counsels at Switzer Elementary School in Utica.
HELPIG WITH PUPPETS
'U alum finds stories, 'art therapy use
In counseling abused cnidren

SOUTHFIELD (AP) - Dr. Jack
Kevorkian took part in a 26th suicide
yesterday - that of a 58-year-old
woman with cancer whose body was
found wrapped in a blanket in the back
seat of an old car outside the morgue.
Patricia Cashman, who ran a travel
agency in San Marcos, Calif., feared
ending up a "vegetable" unable to care
for herself, Kevorkian lawyer Geoffrey
Fieger said.
The woman had suffered for three
years from breast cancer that had spread
throughout her body and had recently
lost her ability to
walk, Fieger said. -
In a July 6 letter, Iti t
Cashman told
Kevorkian that she this chat
"would go to almost
any length to avoid end and
ever being on pain .
pills again because go rt tn
of the terrible side
effects that I suf-
fered." Chief assn
Sheriff's Lt. Wil-
liam Kucyk said his agency was inves-
tigating. Detectives were trying to con-
tact Kevorkian, but Kucyk said, "We're
certainly not optimistic he will submit
to an interview."~
The retired pathologist has acknowl-
edged attending 26 suicides since 1990.
Most involved carbon monoxide inha-
lation.
Kevorkian, 67, already faces assisted-
suicide charges in four deaths in Oak-
land County - two in 1993 and two in
1991. He could get five years in prison
in each case. Prosecutors failed last
month to have him placed under house
arrest while he awaits trial next year in
the earlier deaths.
"It is time for this charade to end and
for him to go to trial," said Larry
Bunting, chief assistant prosecutor.
Employees of the Oakland County
medical examiner's office in Pontiac

ti
rj
is

found Cashman's corpse in a Renault
Alliance after getting a call notifying
them the body was outside. The office
is next door to the sheriff's department.
The gray mid-'80s Renault Alliance
is registered to Kevorkian, said sources
speaking on condition of anonymity.
The medical examiner's office listed.
the cause of death as carbon monoxide
poisoningand saidCashman'sright breast -
had previously been surgically removed.
Fieger would not disclose the cir-
cumstances or location of Cashman'g.
death except to say that Cash-man'sf
sister was wit:
her.
Sme for Cashman was
divorced and
ade to there were no
other survivors,
For him to Fieger said.
The way the'
I., body was left for
a--LarryBunting authorities fol-
lowed Kevor-
tant prosecutor kian's recent pat-
tern.
In the previous suicide in which
Kevorkian took part, a woman's body
was found in the same car outside a
suburban Detroit hospital on Aug. 21.
And on May 12, a man's body was left
in Kevorkian's old Volkswagen va in
the morgue driveway.
Kevorkian would rather help his pa-,
tients die in a clinic, but authorities'
have thwarted his attempts to open an
"obitorium," Fieger said.
Cashman wrote that she wanted to
die by late August, but Kevorkian per-
suaded her to live longer, Fieger said.
Fieger said Kevorkian will not stop
providing what he considers an "in-
alienable right" to help terminally ill
people end their suffering.
"You could charge Dr. Kevorkian
from now until kingdom come," the.
lawyer said. "He doesn't, frankly, give
a damn."

By Laura Nelson
Daily Staff Reporter
When Rosie Chapman gave her lion
puppet to a 10-year-old sexual abuse
victim, she thought it would be just a
diversion. It turned out to be a new
type of child therapy.
Throughout four years of counsel-
ing, the girl had refused to talk about
her abuse. When she was given the
puppet, however, she began to ask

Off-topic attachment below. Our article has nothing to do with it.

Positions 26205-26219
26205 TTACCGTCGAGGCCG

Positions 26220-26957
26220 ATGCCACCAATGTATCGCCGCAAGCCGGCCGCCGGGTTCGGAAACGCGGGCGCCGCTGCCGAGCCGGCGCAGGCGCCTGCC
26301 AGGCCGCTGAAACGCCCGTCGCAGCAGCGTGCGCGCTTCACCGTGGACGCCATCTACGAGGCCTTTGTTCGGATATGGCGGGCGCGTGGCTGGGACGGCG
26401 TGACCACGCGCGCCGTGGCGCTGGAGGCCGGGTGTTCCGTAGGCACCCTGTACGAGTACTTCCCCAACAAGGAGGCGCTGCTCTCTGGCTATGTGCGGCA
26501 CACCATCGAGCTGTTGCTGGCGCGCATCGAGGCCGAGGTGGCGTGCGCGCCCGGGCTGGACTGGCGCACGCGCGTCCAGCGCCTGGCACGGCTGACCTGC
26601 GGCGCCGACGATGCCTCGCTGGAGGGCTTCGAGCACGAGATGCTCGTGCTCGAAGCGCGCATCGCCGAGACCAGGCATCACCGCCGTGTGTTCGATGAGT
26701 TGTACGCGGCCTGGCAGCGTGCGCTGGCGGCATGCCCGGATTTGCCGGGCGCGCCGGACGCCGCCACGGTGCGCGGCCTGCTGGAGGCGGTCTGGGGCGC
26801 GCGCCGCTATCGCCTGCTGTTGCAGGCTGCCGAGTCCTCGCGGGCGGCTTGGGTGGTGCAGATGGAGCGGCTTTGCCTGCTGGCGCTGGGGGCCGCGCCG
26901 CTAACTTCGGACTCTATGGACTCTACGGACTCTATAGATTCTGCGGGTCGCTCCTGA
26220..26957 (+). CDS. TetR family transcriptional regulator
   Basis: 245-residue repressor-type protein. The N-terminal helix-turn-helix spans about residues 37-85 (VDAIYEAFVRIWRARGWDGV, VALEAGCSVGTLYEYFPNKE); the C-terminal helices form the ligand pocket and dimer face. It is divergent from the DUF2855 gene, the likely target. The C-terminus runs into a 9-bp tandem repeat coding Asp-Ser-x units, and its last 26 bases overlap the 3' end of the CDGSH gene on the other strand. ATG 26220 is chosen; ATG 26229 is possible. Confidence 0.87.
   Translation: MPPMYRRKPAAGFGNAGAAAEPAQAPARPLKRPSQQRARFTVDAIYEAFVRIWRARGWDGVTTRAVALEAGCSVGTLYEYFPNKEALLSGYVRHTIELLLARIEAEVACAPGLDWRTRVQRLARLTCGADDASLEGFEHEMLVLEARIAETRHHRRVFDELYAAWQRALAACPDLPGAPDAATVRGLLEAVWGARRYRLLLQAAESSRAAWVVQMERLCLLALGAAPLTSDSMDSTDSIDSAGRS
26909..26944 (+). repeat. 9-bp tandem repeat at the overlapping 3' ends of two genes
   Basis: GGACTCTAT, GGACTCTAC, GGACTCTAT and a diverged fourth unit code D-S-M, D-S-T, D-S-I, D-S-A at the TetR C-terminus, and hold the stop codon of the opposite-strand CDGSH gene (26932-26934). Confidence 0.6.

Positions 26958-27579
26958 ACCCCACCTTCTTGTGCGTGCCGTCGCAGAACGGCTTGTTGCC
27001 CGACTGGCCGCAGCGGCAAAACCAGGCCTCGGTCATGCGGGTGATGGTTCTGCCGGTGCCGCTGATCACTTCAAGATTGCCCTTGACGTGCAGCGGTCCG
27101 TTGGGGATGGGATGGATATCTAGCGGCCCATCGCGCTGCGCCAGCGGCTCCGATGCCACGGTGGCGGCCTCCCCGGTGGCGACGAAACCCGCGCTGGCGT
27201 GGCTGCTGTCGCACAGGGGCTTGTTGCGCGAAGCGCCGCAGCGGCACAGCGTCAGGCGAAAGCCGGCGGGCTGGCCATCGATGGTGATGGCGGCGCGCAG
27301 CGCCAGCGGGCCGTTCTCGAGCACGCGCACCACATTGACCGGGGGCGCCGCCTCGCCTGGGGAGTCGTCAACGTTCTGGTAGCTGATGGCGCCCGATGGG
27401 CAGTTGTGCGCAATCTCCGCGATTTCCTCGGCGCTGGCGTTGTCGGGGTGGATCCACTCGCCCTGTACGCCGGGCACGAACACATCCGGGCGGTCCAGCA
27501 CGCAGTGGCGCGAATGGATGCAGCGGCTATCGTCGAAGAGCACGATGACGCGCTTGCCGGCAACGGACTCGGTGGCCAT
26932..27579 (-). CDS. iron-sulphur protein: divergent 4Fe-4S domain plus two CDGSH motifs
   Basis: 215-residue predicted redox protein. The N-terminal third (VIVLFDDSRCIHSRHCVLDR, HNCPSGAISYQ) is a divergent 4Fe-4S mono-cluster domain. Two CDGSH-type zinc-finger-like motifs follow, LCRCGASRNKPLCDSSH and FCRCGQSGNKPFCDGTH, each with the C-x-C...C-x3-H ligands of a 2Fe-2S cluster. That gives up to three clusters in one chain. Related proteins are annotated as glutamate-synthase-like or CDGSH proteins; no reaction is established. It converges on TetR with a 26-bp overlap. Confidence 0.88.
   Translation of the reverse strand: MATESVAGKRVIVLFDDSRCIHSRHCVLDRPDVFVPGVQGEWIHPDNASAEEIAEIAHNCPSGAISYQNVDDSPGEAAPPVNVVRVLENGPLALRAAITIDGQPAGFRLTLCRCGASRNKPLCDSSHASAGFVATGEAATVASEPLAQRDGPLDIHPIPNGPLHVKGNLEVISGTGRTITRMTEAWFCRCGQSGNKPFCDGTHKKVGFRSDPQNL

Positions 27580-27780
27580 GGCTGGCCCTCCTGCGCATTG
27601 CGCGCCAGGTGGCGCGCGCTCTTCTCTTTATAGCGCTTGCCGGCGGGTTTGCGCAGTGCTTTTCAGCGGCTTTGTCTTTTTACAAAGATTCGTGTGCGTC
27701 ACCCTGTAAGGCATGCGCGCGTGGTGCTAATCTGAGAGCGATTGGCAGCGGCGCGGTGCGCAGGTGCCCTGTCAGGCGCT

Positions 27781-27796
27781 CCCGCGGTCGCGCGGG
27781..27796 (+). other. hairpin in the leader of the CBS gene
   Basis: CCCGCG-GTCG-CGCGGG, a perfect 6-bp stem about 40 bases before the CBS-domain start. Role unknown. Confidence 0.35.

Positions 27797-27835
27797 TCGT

herself questions through the lion.
And she answered, telling the lion
about her abuse.
"I wasjust amazed," Chapman said.
Chapman, a 1994 graduate of the
School of Social Work and a profes-
sional storyteller, said this fusion of
storytelling and counseling "happened
by accident." Since then, she has con-
tinued to develop this unique type of
"art therapy."
Chapman described her counseling
method as a creative way of getting
kids to "express how they feel about
something."
Communicating with children
through artistic media or through play
is the "best way of understanding
what's going on with them," said
Kathleen Faller, an assistant social
worker in the School of Social Work,
who specializes in working with sexu-
ally abused children.
Chapman said she uses her unique

combination of storytellingetalent and
puppet-making skills "to help kids..
feel good about themselves."
During the summer of 1995, she
used another type of art therapy at a
program called "Options for Pre-
teens."
She taught a doll-making class to
children, in second grade or higher,
who were considered "at risk" based
on their environment and poor scho-
lastic performance.
Chapman said her own experience
inspired her to teach the craft to chil-
dren. While on medical leave from
graduate school and confined to her
home, she began making dolls.
Practicing this craft "helped me
work through my issues," she said.
In the summer program, the chil-
dren designed dolls and then con-
structed them out of clay and fabric.
This creative process built the
children's confidence and will help
them "be successful in other areas,"
Chapman said. "If they.can do this,
they can do anything."
Making the dolls also helped the
children to recognize problems with
their own self-image. One black boy
who was very short made a basketball
player with a black body and a white
face, Chapman said.
Another boy, whom Chapman de-
scribed as gentle and overweight, de-

signed an angry-looking wrestler.
When the dolls were finished, the
children felt they had "made some-
thing to be proud of," Chapman said.
"(It's) the kind of boost of self-es-
teem those kids need."
Chapman continues to practice art
therapy as a school social worker at
schools in Utica. She designs puppets
that she uses to teach kindergarteners
self-expression and communication
skills.
While she works with children,
Chapman said art therapy can benefit
people of all ages. This is why many
adults practice artistic crafts, she said.
"That's their therapy."